Monday, April 27, 2009

Back in Action

Well, it must indeed be Spring. Steve Kruger and his able crew installed the front pier this morning. Next come the lifts and the swim deck--the pier on the shoreside was done some time ago (in water too cold to think about--at least 47 degrees). Here is a picture of Steve (just above) and his merry band (on the top).

Thursday, April 23, 2009

The Old Ways Continue

Well, I can remember back to when produce was sold from horse drawn carts. My wife does me one better—as she’s from a small town and thus can remember the ice man coming by with the big block across his shoulder and chips for the kids. I also remember the excitement of having the television brought into the front of the yard by truck while they tested the reception for this new device—to see if it worked in our neighborhood.

You can start to add the telephone repairman with his climbing irons to the list. We had two intrepid fellows here this morning. Fred McGlothin Jr. and Dustin Stinson, on loan from REMC, helping Rochester Telephone string a new wire to Treasure Island.

In a world of bucket trucks, having guys qualified to climb poles is a rare thing indeed, and they certainly saved the day for me—as my Internet was dead in the water—a victim of metal fatigue from the big line across the channel. Until bucket trucks can float, the old ways are the only way.

Here are some pictures of the guys at work. Thanks fellas!

PS This took some real scrambling on the part of Rochester Telephone Company as they had to locate heavy duty wire for the span as well as people who can climb. The time elapsed from pinpointing the problem to the repair was—one day. Thanks to Tim of the Internet Department, Matt and Chris and Scott on the repair end for making this happen so quickly.

The Bottom Picture is of Fred McGlothin Jr. and Dustin Stinson, on loan from REMC. To the right is Chris Bickle of Rochester Telephone.

Sunday, April 12, 2009

We Have Swans

This may be old news to many--but this is the first time this season that I've seen them. Two mute swans making their elegant way along the East Shore toward Rain Creek. I felt like telephoning Doc Fritts and telling him to look over his balcony--they were that close to shore.

I'm guessing as to the "Mute" part as I couldn't steady the binoculars enough to get the color of their bill. They are the only swan with an orange bill. Most of my bird pictures I borrow from Wikipedia, as I just don't have the lens for close ups. All the other photos are my own.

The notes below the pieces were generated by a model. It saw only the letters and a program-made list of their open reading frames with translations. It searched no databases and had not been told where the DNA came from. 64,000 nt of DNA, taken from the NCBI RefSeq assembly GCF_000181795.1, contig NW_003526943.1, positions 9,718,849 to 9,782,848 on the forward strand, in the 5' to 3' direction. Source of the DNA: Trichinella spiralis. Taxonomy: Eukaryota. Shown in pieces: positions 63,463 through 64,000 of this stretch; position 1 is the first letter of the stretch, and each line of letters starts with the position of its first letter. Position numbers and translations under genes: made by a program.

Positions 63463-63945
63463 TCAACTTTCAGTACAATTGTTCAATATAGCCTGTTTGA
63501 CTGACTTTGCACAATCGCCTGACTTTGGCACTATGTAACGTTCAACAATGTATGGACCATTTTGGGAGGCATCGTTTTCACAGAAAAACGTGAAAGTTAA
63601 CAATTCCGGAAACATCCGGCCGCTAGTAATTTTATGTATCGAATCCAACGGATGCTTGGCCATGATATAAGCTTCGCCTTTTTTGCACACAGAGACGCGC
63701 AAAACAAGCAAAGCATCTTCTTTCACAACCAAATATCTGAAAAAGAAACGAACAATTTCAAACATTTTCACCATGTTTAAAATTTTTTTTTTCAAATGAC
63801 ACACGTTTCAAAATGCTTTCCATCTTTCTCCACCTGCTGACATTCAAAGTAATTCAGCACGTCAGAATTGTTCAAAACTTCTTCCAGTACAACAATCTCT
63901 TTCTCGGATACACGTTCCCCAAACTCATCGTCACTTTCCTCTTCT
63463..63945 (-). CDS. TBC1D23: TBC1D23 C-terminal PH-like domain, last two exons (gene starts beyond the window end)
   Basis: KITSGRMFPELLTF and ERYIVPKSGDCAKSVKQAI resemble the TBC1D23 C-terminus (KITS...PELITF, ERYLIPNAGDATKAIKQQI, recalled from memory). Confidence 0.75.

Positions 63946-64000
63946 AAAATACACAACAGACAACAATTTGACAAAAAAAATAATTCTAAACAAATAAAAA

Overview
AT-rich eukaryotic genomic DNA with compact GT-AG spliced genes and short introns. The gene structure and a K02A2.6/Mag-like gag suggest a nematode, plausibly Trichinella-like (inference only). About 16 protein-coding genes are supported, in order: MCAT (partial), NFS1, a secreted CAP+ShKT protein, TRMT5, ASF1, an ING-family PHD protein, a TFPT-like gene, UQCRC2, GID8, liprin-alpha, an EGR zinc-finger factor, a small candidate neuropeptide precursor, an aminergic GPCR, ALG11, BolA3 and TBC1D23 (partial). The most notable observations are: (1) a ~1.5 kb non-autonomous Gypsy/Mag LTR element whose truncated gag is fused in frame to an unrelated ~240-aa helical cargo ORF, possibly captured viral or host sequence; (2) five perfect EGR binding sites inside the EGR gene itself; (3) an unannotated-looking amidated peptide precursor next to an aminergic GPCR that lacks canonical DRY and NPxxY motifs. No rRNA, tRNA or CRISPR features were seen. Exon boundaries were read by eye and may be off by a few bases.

One of my favorite moments on the lake was a time in the kayak when a pair of mute swans flew directly overhead, only fifteen feet away. That is something you never forget.

Have a good Easter!

Friday, April 10, 2009

Bird Brains (me included)

Well I have been putting on quite a show for the folks on shore the last couple of weeks. I'm sure all they can see is me dancing around the island waving a broom in the air.

Normally this time of year we share the property with four mating pairs of Canada Geese. This year, sadly, we need to keep the yard up to snuff--as the property is for sale--so I need to convince my feathered friends that I am the dominant goose--and I'm claiming the whole island for myself. You do this by staying on ground higher than the goose in question and--lacking a long neck to bob up and down--waving a broom in the air . Then you stare and stare (they hate that) and they will start moving away.

The first three pairs got the message immediately--but the last pair--a fairly immature couple--couldn't take the hint. A big part of this problem has to do with territory--they simply have nowhere to go that isn't guarded zealously by older and stronger geese. One goose is a particular thorn in my side. He claims a huge territory in the channels off the west side of the island, and keeps driving the hapless pair back to me.

Geese, by the way, are some of the neatest creatures you could ever get to know. They have a wonderful social order, show incredible courage when protecting their young, and are really quite beautiful. Sadly, they have vastly over-populated the lake, and we all are a bit on the defensive when it comes to sharing property.

I have to say, I don't know how this story will end, they are starting to get to me. It is harder and harder to wave them off.

PS: Ten days later:

As you can see--I'm a soft touch after all. Can't resist rooting for the underdog--as these poor birds were run all over the lake by their dominant brethren. Sorry Max, if you read this, we're going to let these ones hatch. I owe my neighbors a drink, as I know the little ones will be a pain--hopefully just to me and my yard.

PPS Moving Day! The hatchlings are more green than brown, so momma has moved them into the green reeds on the south of the island. Perhaps I can get a picture later--they were too quick for me today.

Sunday, April 5, 2009

A Rare Sighting on the Lake

We had a crisp, sunny day yesterday--but even with clouds, I think the white mass just south of Big Island would have been exceptional. A whiter white I have never seen in the natural world. I grabbed the binoculars to have a closer look and couldn't believe my eyes. A group of American White pelicans were there in all their glory. The white of their beautiful bodies was accentuated by the bold black design at their wing tips--an amazing bird that is only supposed to inhabit North Florida and Western Canada. We were being blessed with a stopover on their way north.

I called my wife to come see this, and she just had time to put the binoculars on them when out of nowhere came a bass boat--plowing hard for the middle of the group. I'm happy to say all the birds made it into the air just in time--but they are now nowhere to be seen.

If there is one thing I have learned in my sixty-four years: We may be threatened with the extinction of species--but we will never run out of morons.